"Columbus, mounted on a mule, is prepared to depart from the gate of the convent run by friar Juan Perez, former confessor to Queen Isabella. While sheltering Columbus and his son, Perez was so impressed with Columbus' vision that he wrote to the Queen urging her to reconsider supporting the expedition. Statuettes of Hernan Cortes, the conqueror of Mexico, and the Lady Beatrix de Bobadilla, an attendant of Isabella who befriended Columbus, flank this panel."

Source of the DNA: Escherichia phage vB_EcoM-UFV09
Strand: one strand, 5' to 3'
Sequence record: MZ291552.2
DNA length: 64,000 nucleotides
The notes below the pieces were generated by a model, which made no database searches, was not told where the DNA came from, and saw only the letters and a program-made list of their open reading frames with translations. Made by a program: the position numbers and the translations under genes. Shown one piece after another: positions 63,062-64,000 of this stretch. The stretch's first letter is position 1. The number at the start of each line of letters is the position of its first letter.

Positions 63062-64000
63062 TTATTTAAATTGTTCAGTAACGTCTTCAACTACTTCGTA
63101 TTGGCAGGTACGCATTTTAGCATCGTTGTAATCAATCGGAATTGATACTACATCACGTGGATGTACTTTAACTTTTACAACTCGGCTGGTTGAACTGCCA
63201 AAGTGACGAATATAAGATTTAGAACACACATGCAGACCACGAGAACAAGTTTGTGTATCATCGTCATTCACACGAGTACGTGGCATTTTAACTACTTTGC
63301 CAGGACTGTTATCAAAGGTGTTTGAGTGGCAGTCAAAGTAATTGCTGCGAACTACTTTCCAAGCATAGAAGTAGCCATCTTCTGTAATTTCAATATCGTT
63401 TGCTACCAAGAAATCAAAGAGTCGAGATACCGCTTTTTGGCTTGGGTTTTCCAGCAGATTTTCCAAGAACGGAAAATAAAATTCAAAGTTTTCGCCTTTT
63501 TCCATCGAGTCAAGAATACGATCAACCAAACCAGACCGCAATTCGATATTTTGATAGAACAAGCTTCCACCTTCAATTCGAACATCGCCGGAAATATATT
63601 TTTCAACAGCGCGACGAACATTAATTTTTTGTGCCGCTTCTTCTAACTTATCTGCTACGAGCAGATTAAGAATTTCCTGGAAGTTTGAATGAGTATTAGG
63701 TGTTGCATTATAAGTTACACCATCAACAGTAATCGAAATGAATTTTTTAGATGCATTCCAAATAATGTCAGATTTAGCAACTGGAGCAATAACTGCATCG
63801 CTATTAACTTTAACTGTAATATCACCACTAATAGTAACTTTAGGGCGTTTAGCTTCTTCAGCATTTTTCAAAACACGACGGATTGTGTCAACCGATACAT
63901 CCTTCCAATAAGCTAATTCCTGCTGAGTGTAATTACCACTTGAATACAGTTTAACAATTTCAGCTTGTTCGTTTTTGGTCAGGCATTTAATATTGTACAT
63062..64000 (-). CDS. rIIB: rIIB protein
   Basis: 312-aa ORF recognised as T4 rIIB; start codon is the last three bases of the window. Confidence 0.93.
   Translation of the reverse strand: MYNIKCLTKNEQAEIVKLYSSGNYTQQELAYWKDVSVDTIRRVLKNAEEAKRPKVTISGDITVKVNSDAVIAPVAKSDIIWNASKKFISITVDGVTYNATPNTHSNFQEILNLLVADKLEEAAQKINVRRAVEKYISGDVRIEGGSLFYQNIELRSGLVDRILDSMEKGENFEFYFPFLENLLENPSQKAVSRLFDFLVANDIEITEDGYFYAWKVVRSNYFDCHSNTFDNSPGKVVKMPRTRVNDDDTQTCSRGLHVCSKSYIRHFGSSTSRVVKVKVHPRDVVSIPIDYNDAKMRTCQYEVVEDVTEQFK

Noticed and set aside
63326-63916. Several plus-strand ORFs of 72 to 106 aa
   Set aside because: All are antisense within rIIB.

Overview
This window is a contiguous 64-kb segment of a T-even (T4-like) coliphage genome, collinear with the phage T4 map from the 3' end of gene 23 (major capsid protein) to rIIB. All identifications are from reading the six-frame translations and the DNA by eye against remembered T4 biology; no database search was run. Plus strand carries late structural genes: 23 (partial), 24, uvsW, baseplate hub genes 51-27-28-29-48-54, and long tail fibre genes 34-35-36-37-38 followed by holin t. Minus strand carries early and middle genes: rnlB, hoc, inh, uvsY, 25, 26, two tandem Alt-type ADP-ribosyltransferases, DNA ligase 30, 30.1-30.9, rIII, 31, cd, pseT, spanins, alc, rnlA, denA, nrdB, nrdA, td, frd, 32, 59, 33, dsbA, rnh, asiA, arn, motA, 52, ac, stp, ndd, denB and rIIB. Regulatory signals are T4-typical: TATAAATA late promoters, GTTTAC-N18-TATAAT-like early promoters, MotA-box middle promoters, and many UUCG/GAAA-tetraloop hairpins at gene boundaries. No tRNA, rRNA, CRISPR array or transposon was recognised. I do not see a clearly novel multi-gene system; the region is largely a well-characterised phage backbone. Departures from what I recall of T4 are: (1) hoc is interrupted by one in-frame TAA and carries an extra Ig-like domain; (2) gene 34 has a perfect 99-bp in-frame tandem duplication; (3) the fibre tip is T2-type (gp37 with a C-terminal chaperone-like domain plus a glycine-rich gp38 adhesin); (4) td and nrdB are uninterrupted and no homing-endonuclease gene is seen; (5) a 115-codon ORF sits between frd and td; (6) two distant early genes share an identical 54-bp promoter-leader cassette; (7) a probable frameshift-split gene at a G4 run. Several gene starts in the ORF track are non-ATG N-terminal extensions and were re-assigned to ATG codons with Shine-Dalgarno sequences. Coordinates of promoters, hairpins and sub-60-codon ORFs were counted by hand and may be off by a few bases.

The myth and the reality are in relative harmony in this representation of Columbus' trials and tribulations. His friend Juan de Perez did exercise his influence with Queen Isabella, and a new commission, this time experts in navigation, were more inclined to accept Columbus' plans. Yet he was rejected again. Why? Noble notes, "Hernando [Columbus' son] and Las Casas suggested that the stumbling block this time was Columbus himself. As far as most historians can determine, this was the first time Columbus had laid out in detail the compensation he expected. His excessive demands for titles, revenues, and other rewards to follow his success shocked the king and queen." (92) This part of the story is not often told; the image of the little guy triumphing virtuously over great odds is much easier to fit into a national mythos than that of a grasping opportunist.